A few things have changed since our last discussion of the Mexican presidential campaign, so here is an update on where we stand in mid-April.
To recap the basics, elections will be held in Mexico on July 1, 2012 for president and mayor of Mexico City, as well as various governorships and Congressional, state and local posts. Each of the three principal political parties has registered its candidate for the presidency, as follows:
Partido Revolucionario Institucional (PRI): Enrique Peña Nieto
Partido Acción Nacional (PAN): Josefina Vázquez Mota
Partido de la Revolución Democrática (PRD): Andrés Manuel López Obrador
Right vs. Left is often in the eye of the beholder, particularly in the case of the PRI, which is both a member of the Socialist International and the party that brought Mexico into the North American Free Trade Agreement (NAFTA). Conventional analysis would probably cast the PAN as the party of the right, the PRI in the center, and the PRD on the left. For the purposes of the current campaign, we should note that both Peña Nieto and Vázquez Mota have expressed support for considering increased private sector participation in state-run oil and gas monopoly Pemex. López Obrador remains staunchly against, consistently referring to any proposal to increase private sector participation in the energy sector as “the privatization of Pemex.” Peña Nieto somewhat surprisingly has expressed support for some aspects of labor reform and a reduction of the national Congress, while AMLO rejects structural reforms favored by the business community. Crime and the drug wars are perhaps the most pressing issue on the mind of the electorate. While the candidates are loathe to endorse the current administration’s unpopular militarization policy, Peña Nieto and Vázquez Mota have focused their comments on strengthening law enforcement, while AMLO has emphasized education and poverty reduction as the means to attack the roots of crime.
The PAN has held the presidency since 2000, but is now suffering the effects of nationwide anxiety over the wave of violence brought on by warring drug trafficking cartels and the current administration’s campaign against them. The PRI – which held the presidency for over 70 years before the PAN took over 12 years ago – is keen to take advantage of the current discontent to return to power. In this context, Peña Nieto has been the conventional favorite to win since the pre-campaigns began coalescing last year. With about three months remaining before the election, he holds a formidable lead in the polls. A Milenio GEA/ISA poll published April 16 had Peña Nieto capturing 52.2% of voter preference, with Vázquez Mota at 28.5% and López Obrador at 18%.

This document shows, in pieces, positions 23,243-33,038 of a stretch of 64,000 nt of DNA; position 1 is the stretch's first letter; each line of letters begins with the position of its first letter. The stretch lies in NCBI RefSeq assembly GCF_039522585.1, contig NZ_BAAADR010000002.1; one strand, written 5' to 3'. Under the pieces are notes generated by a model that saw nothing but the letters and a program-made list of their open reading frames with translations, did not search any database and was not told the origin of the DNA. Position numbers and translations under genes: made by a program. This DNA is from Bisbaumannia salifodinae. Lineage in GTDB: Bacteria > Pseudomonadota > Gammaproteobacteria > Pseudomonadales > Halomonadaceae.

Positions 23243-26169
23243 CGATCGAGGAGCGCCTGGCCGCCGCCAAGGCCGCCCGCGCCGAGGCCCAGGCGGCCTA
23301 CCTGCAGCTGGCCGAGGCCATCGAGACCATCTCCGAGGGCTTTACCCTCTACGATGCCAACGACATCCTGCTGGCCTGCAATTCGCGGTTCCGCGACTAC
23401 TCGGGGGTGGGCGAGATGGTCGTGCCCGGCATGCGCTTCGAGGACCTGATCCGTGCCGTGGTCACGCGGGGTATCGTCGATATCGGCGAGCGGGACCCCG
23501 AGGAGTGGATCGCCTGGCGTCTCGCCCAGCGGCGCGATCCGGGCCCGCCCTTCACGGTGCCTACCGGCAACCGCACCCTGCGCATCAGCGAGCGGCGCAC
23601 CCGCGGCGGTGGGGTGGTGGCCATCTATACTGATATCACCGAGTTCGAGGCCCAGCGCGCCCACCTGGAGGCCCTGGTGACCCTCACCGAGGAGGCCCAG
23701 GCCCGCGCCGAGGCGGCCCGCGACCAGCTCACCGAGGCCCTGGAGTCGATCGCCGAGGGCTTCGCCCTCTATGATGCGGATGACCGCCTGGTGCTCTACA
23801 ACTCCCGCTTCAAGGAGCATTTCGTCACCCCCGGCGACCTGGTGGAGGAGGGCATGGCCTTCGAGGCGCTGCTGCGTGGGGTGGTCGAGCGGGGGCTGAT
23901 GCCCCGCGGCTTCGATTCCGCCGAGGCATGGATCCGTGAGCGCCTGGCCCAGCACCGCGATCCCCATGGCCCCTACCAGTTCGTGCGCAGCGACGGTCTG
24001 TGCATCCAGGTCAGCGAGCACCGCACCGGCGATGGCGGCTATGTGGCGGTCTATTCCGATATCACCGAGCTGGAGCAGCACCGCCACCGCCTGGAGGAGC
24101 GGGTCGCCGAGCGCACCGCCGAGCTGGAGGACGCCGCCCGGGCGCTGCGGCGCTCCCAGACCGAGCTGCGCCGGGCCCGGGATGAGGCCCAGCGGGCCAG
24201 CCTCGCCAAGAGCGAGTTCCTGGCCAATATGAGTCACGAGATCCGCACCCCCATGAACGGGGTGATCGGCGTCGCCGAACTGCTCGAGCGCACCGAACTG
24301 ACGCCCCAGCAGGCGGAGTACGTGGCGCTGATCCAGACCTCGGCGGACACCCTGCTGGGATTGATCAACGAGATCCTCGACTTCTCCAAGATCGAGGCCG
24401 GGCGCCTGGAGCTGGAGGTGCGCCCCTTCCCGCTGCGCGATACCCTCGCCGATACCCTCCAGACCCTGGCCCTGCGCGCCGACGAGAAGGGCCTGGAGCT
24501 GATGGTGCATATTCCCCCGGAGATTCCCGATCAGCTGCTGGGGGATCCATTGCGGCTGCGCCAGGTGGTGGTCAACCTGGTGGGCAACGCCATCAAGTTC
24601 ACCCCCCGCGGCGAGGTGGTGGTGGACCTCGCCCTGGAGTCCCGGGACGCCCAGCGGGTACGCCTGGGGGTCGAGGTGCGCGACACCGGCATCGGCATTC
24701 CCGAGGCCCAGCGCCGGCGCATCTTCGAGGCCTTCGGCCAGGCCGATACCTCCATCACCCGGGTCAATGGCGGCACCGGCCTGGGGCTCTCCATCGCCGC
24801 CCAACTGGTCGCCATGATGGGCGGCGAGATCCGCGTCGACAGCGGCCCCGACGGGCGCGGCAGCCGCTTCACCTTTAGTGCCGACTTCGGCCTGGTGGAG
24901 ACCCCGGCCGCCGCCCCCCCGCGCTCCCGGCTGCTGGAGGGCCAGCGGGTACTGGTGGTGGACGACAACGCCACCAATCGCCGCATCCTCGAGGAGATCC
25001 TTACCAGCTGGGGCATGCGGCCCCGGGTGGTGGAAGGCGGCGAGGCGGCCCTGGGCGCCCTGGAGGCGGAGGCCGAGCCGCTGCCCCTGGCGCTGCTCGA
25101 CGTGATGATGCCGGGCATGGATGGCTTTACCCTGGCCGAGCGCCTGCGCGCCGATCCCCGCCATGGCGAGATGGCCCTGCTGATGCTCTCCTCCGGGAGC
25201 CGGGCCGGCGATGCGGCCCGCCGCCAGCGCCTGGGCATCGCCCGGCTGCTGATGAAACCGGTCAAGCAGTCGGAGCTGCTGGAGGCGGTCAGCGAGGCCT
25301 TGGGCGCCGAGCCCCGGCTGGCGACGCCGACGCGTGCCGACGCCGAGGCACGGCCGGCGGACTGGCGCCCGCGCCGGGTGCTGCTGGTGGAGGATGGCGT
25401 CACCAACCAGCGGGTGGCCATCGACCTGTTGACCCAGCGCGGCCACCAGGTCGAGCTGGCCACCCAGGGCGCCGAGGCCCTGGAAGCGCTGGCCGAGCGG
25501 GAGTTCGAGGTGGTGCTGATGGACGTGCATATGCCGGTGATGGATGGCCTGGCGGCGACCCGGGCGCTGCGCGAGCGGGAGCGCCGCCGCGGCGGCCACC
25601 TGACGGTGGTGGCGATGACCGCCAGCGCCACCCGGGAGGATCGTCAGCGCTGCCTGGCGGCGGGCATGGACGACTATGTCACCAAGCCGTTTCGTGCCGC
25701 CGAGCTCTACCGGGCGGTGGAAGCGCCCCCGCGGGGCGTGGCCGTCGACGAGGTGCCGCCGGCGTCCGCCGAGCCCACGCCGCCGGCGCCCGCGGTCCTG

Adding to the political theater, a fourth candidate is also campaigning for the presidential election: Gabriel Quadri, on the Partido Nueva Alianza (Panal) ticket. Quadri was unexpectedly launched as a last-minute candidate by the Panal when the party’s negotiations to support the PRI via an electoral alliance fell through. The Panal is widely considered to be the personal political party of Elba Esther Gordillo, the nefarious leader of the national teachers union, SNTE. Gordillo, a former General Secretary of the PRI, played kingmaker in the previous presidential election by throwing the union’s support behind Felipe Calderón of the PAN. In advance of the 2012 election, with the PRI leading in early polling, Gordillo sought to move her party’s support back to the PRI, however a number of PRI figures and local organizations balked at the Panal’s steep demands, and the PRI rejected the alliance shortly before the deadline to officially register candidates. Suddenly facing the prospect of losing its registration (and, more importantly, federal funding) if it fails to garner at least 2% of the vote in the national election, the Panal scrambled for a candidate to run and found a willing volunteer in Quadri. An environmentalist who has held various environmentally related posts in the public and private sectors, Quadri has been subject to withering criticism for serving as stooge for the Darth Vader-esque Gordillo. He and the Panal are currently polling a distant fourth in the presidential campaign.